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New Jersey Manufacturers Insurance Co. v. Carney


July 26, 2006


The opinion of the court was delivered by: A. Richard Caputo United States District Judge



Before me is the Rule 12(b)(6) Motion to Dismiss of Original Plaintiff, New Jersey Manufacturers Insurance Company ("NJM"). (Doc. 19.) The motion seeks to dismiss the counterclaim filed by the Defendant Thomas L. Carney, Sr. The counterclaim contains nine (9) counts as follows:

Count I Breach of Contract - Denial of the subject fire claim;

Count II Violation of Pennsylvania Unfair Trade Practices Act and Consumer Protection Law - Denial of subject fire claim;

Count III Bad Faith under 42 Pa.C.S.A. § 8371 - RE: denial of subject insurance claim;

Count IV Breach of Contract - Cancellation of unrelated automobile policy issued to Thomas L. Carney, Sr.;

Count V Withdrawn;

Count VI Violation of Pennsylvania Unfair Trade Practices Act and Consumer Protection Law - RE: Cancellation of unrelated automobile policy issued to Thomas L. Carney, Sr.;

Count VII Breach of Contract - Non-renewal of homeowner's insurance policy issued Thomas L. Carney, Sr. and Michelle Kolesnik Carney;

Count VIII Violations of Pennsylvania Unfair Trade Practices Act and Consumer Protection Law relative to non-renewal of homeowner's policy issued to Thomas L. Carney, Sr. and Michelle Kolesnik Carney; and Count IX Withdrawn.

The motion seeks the dismissal of Counts II, VI, VII and VIII. The matter is now ripe for disposition.


Rule 12(b)(6) of the Federal Rules of Civil Procedure provides for the dismissal of a complaint, in whole or in part, for failure to state a claim upon which relief can be granted. Dismissal is appropriate only if, accepting all factual allegations in the complaint as true and "drawing all reasonable inferences in the plaintiff's favor, no relief could be granted under any set of facts consistent with the allegations in the complaint." Trump Hotels & Casino Resorts, Inc. v. Mirage Resorts, Inc., 140 F.3d 478, 483 (3d Cir. 1998).

In deciding a motion to dismiss, a court should consider the allegations in the complaint, exhibits attached to the complaint and matters of public record. See Pension Benefit Guar. Corp. v. White Consol. Indus., Inc., 998 F.2d 1192, 1196 (3d Cir. 1993). The court may also consider "undisputedly authentic" documents where the plaintiff's claims are based on the documents and the defendant has attached a copy of the document to the motion to dismiss. Id. The court need not assume that the plaintiff can prove facts that were not alleged in the complaint, see City of Pittsburgh v. West Penn Power Co., 147 F.3d 256, 263 (3d Cir. 1998), nor credit a complaint's "bald assertions" or "legal conclusions." Morse v. Lower Marion Sch. Dist., 132 F.3d 902, 906 (3d Cir. 1997).

When considering a Rule 12(b)(6) motion, the court's role is limited to determining whether the plaintiff is entitled to offer evidence in support of the claims. See Scheuer v. Rhodes, 416 U.S. 232, 236 (1974). The court does not consider whether the plaintiff will ultimately prevail. See id. In order to survive a motion to dismiss, the plaintiff must set forth information from which each element of a claim may be inferred. See Kost v. Kozakiewicz, 1 F.3d 176, 183 (3d Cir. 1993). The defendant bears the burden of establishing that the plaintiff's complaint fails to state a claim upon which relief can be granted. See Gould Electronics v. United States, 220 F.3d 169, 178 (3d Cir. 2000).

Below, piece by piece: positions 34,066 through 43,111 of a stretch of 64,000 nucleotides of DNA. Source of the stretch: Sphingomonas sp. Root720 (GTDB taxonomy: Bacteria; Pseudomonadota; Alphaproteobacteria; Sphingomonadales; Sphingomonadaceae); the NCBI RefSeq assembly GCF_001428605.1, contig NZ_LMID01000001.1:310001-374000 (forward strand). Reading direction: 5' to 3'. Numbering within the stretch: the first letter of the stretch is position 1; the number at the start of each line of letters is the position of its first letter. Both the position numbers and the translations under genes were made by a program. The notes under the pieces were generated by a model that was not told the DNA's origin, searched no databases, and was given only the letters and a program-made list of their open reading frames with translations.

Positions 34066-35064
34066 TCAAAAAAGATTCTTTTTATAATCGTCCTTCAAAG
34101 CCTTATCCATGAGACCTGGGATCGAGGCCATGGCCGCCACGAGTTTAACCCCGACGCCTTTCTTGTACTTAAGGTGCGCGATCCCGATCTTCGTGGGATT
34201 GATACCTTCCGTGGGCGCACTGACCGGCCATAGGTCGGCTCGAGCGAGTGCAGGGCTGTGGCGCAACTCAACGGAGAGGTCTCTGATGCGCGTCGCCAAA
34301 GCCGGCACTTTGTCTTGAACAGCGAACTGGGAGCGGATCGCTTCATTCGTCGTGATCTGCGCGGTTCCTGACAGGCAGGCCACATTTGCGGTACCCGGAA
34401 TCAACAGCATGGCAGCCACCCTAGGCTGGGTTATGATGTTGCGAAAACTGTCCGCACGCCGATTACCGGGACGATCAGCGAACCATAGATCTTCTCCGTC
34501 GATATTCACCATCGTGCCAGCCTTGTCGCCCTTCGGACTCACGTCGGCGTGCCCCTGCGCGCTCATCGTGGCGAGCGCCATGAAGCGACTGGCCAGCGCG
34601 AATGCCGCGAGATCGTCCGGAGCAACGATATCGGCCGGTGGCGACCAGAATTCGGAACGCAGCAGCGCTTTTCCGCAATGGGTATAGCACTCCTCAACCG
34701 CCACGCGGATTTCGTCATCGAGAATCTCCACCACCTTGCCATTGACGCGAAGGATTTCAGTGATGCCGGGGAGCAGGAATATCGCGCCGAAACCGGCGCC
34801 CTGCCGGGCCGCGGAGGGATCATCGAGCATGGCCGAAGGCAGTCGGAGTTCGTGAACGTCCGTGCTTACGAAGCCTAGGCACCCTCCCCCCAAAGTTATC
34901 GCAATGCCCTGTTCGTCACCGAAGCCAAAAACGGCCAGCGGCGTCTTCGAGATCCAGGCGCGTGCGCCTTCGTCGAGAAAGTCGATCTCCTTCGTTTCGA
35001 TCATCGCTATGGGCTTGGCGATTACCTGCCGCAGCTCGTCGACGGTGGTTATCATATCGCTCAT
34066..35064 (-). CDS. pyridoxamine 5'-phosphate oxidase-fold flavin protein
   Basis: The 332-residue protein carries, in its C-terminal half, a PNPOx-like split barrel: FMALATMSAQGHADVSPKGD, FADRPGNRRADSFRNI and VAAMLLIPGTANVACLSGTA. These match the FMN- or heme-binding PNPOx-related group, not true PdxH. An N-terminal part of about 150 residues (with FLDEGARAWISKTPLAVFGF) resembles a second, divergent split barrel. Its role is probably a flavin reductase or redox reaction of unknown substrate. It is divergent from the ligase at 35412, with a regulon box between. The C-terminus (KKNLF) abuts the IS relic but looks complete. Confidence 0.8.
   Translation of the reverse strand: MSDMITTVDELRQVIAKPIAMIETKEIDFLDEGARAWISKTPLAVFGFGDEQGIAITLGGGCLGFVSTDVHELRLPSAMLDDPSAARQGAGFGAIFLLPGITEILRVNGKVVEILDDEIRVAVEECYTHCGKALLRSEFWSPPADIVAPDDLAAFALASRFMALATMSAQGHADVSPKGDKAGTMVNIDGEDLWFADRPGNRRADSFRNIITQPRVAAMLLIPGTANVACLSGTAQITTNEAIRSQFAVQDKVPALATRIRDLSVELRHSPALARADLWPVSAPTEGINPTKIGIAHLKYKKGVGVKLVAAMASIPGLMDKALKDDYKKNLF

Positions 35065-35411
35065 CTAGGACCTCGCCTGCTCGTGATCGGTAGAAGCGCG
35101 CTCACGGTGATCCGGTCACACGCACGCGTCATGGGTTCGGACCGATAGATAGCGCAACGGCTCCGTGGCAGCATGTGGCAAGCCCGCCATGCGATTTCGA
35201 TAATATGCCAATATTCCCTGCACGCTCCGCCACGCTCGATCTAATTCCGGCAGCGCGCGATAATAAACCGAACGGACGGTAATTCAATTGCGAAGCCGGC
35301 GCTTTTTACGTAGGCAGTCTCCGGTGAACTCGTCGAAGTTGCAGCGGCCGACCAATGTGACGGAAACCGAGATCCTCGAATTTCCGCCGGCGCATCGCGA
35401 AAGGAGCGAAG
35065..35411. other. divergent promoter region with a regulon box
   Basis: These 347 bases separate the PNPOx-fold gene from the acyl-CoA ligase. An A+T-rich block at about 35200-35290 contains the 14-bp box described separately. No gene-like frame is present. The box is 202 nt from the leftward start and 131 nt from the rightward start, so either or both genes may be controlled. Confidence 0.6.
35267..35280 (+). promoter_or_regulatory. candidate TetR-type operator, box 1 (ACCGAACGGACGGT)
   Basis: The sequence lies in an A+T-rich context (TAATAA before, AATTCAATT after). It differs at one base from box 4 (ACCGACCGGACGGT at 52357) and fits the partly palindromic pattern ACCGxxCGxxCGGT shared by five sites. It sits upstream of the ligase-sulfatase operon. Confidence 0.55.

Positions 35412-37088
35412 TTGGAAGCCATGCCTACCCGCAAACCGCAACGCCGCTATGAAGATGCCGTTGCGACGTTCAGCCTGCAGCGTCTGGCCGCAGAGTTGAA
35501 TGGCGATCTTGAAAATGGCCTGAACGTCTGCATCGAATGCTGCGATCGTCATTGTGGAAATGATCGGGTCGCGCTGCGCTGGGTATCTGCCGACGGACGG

Mr. Thomas L. Carney, Sr. owned a property in Monroe County, Pennsylvania, and at all times relevant was married to Michelle Kolesnik Carney. The home was insured by a policy issued by the Plaintiff in the name of both of the Carneys.

Approximately a year later, Mr. Carney's home suffered damage from a fire, the estimate of which the Plaintiff placed at $161,067.73. Mr. Carney was paid $9,500.00, and his mortgage company was paid $151,059.75. Plaintiff has subsequently denied Carney's claims.

Plaintiff has not processed the claim on the basis that Mrs. Carney set the fire since the insurance policy is issued in both names, and, as a result, Plaintiff contends that there is no coverage because the policy is a joint policy. In addition, Plaintiff has refused to renew the homeowner's policy and has stated that it is not doing so on the basis that "there is a substantial increase in hazard insured against by reason of willful or negligent acts or omissions by the insured." (Doc. 18-1, ¶50; Doc. 22, Ex. B.)

In addition, Plaintiff cancelled Mr. Carney's automobile insurance policy as a result of the fire claim on the home.

I. Policy Coverage - Joint or Several

There is an issue in this case as to whether or not Mr. Carney is an innocent co-insured and can therefore recover under the policy. This is as a result of the fact that Mrs. Carney set fire to the home which is titled in Mr. Carney's name only, and for which a damage claim is made under the policy. Whether or not Mr. Carney can recover is dependant on whether or not his interest is joint or several under the policy. The manner in which the real estate is held has been said to be of little significance. McAlllister v. Millville Mut. Ins. Co., 640 A.2d 1283, 1287 (Pa. Super. 1994).